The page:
Rescuers have been combing the rubble of collapsed buildings in a search for about 60 people missing after a strong earthquake killed at least six near Taiwan's popular tourist city of Hualien.
The magnitude 6.4 quake, which hit near the coastal city just before midnight on Tuesday, also injured 258 people and collapsed four buildings, officials said.
Hualien Mayor Fu Kun-chi said the number of people missing was now close to 60, although an exact figure was not provided.
Many of the missing were believed to be still trapped inside buildings, some of which were tilting precariously, after the quake hit about 22km northeast of Hualien on Taiwan's east coast.
At the city's Marshal Hotel, rescuers trying to free two trapped Taiwanese pulled out one alive, but the other person was declared dead, the government said.
Among the injured were mainland Chinese, Czech, Japanese, Singaporean and South Korean nationals.
"This is the worst earthquake in the history of Hualien, or at least over the past 40 years that I've been alive," said volunteer Yang Hsi Hua.
"We've never had anything like this, we've never had a building topple over. Also, it was constantly shaking, so everyone was really scared, we ran to empty open spaces to avoid it."
Aftershocks with a magnitude of at least 5.0 could rock the island in the next two weeks, the government said. Smaller tremors rattled nervous residents throughout the day.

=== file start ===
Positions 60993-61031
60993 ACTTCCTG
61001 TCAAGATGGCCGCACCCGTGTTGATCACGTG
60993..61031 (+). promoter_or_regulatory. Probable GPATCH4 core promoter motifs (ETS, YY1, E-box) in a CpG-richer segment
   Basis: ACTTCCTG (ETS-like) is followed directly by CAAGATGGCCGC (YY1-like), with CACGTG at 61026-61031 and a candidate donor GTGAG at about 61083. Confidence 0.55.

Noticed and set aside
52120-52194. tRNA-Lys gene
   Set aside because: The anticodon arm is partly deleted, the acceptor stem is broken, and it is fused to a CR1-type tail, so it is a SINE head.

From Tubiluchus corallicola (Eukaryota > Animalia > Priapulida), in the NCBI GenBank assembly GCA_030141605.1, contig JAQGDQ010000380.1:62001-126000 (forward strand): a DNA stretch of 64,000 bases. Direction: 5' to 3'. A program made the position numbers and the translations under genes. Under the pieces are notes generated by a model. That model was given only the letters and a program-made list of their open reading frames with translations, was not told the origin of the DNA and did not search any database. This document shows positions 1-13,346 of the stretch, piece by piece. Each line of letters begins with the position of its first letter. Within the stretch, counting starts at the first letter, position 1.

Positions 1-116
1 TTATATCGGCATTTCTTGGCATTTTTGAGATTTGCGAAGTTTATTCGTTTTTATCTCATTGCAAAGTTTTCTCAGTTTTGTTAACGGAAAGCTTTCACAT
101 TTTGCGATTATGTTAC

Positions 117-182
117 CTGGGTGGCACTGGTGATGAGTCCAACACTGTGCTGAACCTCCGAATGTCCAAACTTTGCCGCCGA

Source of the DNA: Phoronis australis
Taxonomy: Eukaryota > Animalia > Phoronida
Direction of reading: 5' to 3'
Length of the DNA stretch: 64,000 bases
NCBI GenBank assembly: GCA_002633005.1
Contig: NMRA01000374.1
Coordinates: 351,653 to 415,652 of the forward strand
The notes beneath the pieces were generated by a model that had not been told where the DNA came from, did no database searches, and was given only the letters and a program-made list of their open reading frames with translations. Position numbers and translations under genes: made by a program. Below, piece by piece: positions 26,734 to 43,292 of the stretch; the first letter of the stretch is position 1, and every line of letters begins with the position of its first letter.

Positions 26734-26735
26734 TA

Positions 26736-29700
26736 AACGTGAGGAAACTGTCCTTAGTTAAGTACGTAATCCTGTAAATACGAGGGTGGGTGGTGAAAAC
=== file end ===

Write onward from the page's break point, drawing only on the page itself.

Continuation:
Hualien is home to about 100,000 people. Its streets were buckled by the force of the quake, with around 40,000 homes left without water and around 1900 without power.
Residents spoke of the panic when the earthquake struck.
"We were still open when it happened," said Lin Ching-wen, who operates a restaurant near a damaged military hospital.
"I grabbed my wife and children and we ran out and tried to rescue people," he said.
A Reuters video showed large cracks in the road, while police and emergency services tried to help anxious people roaming the streets.
President Tsai Ing-wen went to the scene of the quake early on Wednesday to help direct rescue operations.
"The president has asked the cabinet and related ministries to immediately launch the 'disaster mechanism' and to work at the fastest rate on disaster relief work," Tsai's office said in a statement.
Taiwan Semiconductor Manufacturing Co, the world's largest contract chipmaker and major Apple supplier, said initial assessments indicated no impact from the earthquake.
Taiwan, a self-ruled island that China considers part of its territory, lies near the junction of two tectonic plates and is prone to earthquakes.